Wikipedia, other websites back after anti-piracy bill protest
January 19th, 2012
02:45 AM ET

Wikipedia, other websites back after anti-piracy bill protest

Wikipedia was back Thursday, a day after shutting down the website to protest anti-piracy bills now in Congress.

On the website early Thursday morning was the cryptic message: "Thank you for protecting Wikipedia. We're not done yet."

Clicking on that message takes a Wikipedia viewer to a thank you letter and instructions on how to continue fighting against anti-piracy bills that critics say could amount to censorship.

"Your voice was loud and strong," the message said. "Millions of people have spoken in defense of a free and open Internet."

Wikipedia was among several websites to shut down Wednesday in protest of the bills.

FULL STORY

Filed under: Politics • SOPA • U.S.
January 18th, 2012
12:26 PM ET

SOPA 101: Your guide to the Internet blackout

You probably woke up this morning to realize the Internet is totally screwy.

Is it the online apocalypse? Not so much. Google, Wikipedia, Boing Boing and others have gone dark, along with thousands of others, who are protesting two anti-piracy bills that are up for debate in the U.S. Congress.

It's a debate that's pitted the Web against Washington. And if the goal of these protests was to get people talking, that sure seems to have worked, with every media organization on the planet talking about piracy today.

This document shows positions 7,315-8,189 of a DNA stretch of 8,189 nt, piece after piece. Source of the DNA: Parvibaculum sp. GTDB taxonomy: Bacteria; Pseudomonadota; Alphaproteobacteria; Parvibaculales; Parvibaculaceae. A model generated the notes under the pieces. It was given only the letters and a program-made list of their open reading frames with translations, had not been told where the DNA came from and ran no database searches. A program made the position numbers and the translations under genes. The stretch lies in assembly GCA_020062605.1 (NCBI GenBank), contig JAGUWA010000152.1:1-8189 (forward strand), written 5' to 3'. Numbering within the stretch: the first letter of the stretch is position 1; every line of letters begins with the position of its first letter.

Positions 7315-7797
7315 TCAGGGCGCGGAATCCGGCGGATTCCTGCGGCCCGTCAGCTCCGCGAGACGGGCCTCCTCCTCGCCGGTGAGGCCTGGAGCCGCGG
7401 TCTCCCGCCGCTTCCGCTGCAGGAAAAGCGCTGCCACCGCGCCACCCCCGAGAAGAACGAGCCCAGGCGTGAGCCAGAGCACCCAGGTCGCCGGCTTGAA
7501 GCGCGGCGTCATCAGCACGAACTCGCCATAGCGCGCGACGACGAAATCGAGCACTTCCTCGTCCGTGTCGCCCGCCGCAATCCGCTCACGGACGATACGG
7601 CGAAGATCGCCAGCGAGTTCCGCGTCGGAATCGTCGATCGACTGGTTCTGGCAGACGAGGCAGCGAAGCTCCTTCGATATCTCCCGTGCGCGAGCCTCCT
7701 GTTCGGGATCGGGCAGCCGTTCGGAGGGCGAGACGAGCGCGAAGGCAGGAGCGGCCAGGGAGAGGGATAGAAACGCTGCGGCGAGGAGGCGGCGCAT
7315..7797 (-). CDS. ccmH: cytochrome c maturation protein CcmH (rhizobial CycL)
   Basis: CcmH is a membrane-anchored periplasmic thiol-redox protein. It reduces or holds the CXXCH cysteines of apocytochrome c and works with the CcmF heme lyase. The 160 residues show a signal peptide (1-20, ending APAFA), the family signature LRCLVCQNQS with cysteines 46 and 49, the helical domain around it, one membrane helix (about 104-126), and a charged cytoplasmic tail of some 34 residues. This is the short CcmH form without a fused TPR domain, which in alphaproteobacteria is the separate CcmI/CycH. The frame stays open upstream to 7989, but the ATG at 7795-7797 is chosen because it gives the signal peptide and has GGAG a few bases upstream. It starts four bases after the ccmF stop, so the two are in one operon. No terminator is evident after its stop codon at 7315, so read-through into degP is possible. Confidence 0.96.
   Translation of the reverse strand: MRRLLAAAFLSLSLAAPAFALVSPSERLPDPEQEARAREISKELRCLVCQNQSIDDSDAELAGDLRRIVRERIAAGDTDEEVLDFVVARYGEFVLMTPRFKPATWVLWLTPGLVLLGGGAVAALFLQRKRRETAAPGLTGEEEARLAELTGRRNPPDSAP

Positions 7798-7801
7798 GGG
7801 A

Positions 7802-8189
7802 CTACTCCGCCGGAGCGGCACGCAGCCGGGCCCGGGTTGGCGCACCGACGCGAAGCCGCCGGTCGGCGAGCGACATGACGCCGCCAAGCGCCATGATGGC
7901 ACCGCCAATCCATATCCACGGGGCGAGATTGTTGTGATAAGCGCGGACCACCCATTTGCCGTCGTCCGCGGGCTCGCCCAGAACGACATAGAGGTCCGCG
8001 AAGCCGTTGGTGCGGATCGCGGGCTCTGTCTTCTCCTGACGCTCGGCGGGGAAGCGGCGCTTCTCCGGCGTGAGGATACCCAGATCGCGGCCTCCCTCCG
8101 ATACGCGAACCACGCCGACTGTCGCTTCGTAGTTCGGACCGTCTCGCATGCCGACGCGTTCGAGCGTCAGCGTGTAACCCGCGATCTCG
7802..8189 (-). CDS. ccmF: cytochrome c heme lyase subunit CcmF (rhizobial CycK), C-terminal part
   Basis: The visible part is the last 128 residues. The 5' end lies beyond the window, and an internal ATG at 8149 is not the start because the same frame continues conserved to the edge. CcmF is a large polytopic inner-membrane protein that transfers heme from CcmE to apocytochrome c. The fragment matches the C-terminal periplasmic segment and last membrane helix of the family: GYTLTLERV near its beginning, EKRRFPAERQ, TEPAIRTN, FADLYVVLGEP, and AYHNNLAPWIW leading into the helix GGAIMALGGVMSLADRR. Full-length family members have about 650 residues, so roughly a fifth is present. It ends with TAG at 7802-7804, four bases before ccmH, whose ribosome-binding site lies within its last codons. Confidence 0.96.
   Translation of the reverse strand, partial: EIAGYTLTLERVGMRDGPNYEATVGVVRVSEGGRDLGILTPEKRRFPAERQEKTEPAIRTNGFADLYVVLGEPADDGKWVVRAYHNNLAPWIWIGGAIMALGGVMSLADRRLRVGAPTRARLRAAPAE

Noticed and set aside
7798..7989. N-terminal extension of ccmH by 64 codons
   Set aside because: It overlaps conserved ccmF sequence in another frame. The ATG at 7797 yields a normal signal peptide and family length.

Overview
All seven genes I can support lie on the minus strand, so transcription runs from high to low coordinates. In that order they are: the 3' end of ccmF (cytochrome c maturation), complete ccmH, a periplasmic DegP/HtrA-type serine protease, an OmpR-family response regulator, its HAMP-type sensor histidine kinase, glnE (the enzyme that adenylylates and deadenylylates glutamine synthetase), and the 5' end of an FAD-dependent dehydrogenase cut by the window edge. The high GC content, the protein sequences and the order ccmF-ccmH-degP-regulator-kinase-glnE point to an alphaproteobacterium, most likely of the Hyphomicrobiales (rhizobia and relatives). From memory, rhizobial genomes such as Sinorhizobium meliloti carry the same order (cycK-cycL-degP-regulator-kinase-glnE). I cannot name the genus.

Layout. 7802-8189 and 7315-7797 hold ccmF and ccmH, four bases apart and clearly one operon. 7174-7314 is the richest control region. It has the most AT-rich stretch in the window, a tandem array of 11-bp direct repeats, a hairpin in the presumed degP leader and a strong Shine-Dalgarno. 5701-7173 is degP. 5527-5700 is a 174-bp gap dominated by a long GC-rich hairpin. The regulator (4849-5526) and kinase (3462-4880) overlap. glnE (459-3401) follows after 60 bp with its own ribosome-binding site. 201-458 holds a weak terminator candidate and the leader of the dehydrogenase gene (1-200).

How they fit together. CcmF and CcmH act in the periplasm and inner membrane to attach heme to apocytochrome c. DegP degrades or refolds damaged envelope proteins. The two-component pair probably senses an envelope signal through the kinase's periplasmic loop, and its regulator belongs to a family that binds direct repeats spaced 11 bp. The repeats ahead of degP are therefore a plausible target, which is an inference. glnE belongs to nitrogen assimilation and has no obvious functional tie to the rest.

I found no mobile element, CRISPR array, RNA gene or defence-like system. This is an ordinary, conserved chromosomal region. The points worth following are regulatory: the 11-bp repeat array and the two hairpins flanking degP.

Many of these sites are using creative techniques to bring attention to the two bills – one called SOPA, the other PIPA – and making very clear their viewpoint on it.

Before you panic, read our quick-and-dirty guide to these online protests.

So, what are these piracy bills about?

With all of these sites going dark, it is important to know why this topic has become the center of a heated debate.

CNNMoney has a genius explainer on this topic, for those interested in all the gritty details. The gist is this: Media companies are upset that their copyrighted content gets stolen and given away for free by some websites. Two bills aim to crack down on this piracy by restricting access to U.S. websites that potentially could link to this pirated content. Tech companies in Silicon Valley say the bills have unintended consequences that could tamper with the way the Internet functions.

You can learn about it here: █████████████████, here: █████████ here:██████ and here:█████████.

Kidding! That blackout technique is part of the point these sites are trying to make today as they fully go dark.

FULL POST